When I was at university, a teacher would ask me to test technologies he had read about in some article or other. In our profession, new tools may come up, tools that might make it easier (or more difficult) to undertake our tasks. Sometimes, we’re the ones requesting something new because we’re curious about it but, in other cases, it’s the client that requests something, since they believe the change might be beneficial for the project we’re working on. We always need to bear in mind that, with each emerging technology, such as Terraform, React, Angular or Kubernetes, there are always developers who think they might make things easier for us or who even use these technologies to come up with solutions to problems we hadn’t thought about at the beginning.
It’s completely normal to find someone who has already implemented a beneficial new library or framework to a problem we’re having right now, but this means learning yet another tool. This might be problematic, because we need to make decisions to see whether or not it’s feasible to include this tool in our implementations. Bearing all this in mind, the following article is a brief introduction to the task of creating a proof of concept and explains how to survive it (or, at least, how to suffer less).
Proof of Concept
A Proof of Concept (PoC) may have two different results:
- If the answer is “Yes” –> We actually say “Yes, in case…”
- If the answer is “No” –> We actually say “No, because…”
However, in both cases, we need to establish an objective. The biggest problem of any PoC arises when we haven’t agreed on an objective and a time span.
When we’re faced with new technologies or tools, we also need to face the uncertainty of not knowing if they’re going to be useful. But, in many cases, we only know about certain characteristics of the tool, such as:
- It enables Kubernetes implementation during production.
Besides, many times, we know the nature of the problem, since we’ve already encountered it, but we don’t really know how we can make things easier. So we just enter a comfort zone, until someone or something makes us see things differently, and that’s when we feel curious about implementing a new solution.
We need to understand the problem to be solved and figure out how much it will cost for our business (in terms of time, money and effort). This way, we can set an objective. In case we can’t establish one particular objective, we’ll never know if the PoC was successful or not, or if we got to where we wanted to. This is why, from the very beginning, it’s important to set a goal that will allow us to know whether we’ve solved the problem with a new tool.
In case we don’t set a date, the PoC can go on indefinitely, until we reach our objective. However, in this case we don’t really know how much time the implementation might take or when we’ll be able to discover something new and, at the same time, we can’t really produce clear results.
How to Create an Efficient PoC
Now that we know that the objective and the time span are two key variables, let’s take a look at two different situations that might require a PoC.
I have a problem affecting my business and I don’t know how to solve it. This “new” situation might help me solve time-consuming tasks.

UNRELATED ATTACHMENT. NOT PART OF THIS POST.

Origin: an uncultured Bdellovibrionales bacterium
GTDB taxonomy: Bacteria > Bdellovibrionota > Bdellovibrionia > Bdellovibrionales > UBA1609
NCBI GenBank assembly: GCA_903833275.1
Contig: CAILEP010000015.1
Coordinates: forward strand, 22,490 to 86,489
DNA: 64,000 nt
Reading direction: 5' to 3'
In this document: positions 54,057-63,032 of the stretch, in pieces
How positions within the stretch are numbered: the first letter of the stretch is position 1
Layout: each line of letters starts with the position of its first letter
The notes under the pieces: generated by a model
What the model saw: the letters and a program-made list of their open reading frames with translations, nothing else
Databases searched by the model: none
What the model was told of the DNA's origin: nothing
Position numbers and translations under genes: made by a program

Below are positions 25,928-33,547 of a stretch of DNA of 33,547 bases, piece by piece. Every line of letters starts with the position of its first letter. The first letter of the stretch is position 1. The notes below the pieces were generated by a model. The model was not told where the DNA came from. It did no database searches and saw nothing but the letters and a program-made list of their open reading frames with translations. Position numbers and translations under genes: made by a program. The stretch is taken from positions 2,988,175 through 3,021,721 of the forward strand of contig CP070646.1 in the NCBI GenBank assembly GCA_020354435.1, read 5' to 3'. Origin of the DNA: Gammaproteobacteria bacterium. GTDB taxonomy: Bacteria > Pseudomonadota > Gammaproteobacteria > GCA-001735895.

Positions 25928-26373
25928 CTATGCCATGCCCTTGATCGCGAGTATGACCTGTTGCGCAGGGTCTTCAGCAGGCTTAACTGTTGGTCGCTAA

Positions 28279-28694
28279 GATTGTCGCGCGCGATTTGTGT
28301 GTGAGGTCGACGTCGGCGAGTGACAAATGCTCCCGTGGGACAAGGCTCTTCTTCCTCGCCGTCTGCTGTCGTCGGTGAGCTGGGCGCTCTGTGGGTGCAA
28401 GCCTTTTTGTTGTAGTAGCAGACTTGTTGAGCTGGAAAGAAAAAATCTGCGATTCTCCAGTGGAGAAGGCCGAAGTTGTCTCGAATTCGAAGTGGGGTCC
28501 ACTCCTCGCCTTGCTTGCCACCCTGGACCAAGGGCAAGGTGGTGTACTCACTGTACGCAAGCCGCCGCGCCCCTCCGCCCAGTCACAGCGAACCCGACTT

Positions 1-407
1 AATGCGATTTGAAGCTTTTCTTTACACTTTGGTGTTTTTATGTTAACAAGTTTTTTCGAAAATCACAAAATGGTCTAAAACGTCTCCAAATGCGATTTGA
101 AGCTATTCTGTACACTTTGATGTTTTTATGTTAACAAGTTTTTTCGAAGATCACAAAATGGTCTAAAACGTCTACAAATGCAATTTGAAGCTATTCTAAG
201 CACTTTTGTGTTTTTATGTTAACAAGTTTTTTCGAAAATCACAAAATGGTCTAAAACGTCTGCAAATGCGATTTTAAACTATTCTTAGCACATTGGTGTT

We need to go the extra mile and work in state of the art. We should also know how other companies are solving the same issue and which tools they use to implement their solutions.
We believe in what the tool has to offer and we don’t take into account the market, which is a decisive factor.
Now well, if we take into account everything that’s been said, the steps for a successful PoC should be the following:
- Defining General Objectives
We understand the problem and we establish what it is we need to solve. This allows us to know how far we must go with our PoC.
- Defining the Tools, Libraries and Frameworks to Try Out
After analyzing the new tool or tools, we present the state of the art and we answer questions such as:
- Does this come with support?
- Is it an active community?
- When was the tool’s last update and how often are they implemented?
- Do other companies use it?
- Does it come with relevant files to solve any problems at the time of the implementation?
- Defining a Time Span and Specific Objectives and Starting to Plan
At this stage, we need to connect tests to questions like: “I need this tool to do this, so how can I solve it?”
It’s a little bit abstract, but it works. This way, we get specific objectives and we can solve doubts that come with the planning. Besides, if we establish certain dates, we can understand the effort we’ll have to make and the learning curve for others.
It’s quite common for either of these specific objectives to appear: How should we install it? How is it set?
The Importance of PoC
If you don’t manage to establish some of the specific objectives or the general one, then don’t worry, it’s part of the PoC. Knowing whether you can establish it and, at the same time, knowing why you can or can’t do it allows you to have an idea about its feasibility. At this point, many uncertainties should have been solved and we should have an idea of whether it’s worth making the effort.
But if you do manage to set all the specific objectives and the general one, you should offer an evidence-based answer. This is why you should take into account the implementation effort and the cost of changing to a different tool, and you should also prepare a draft on how to do the implementation. It’s the same as when you plan for a product: you need to know which skills are required, which ones you already have and which ones would be beneficial to give the implementation the maintenance it requires.
In any case, a PoC will always help you grow, because it allows you to step out of your comfort zone and broaden your knowledge about technologies other companies are using. So I wonder: do you place value on PoC in your projects?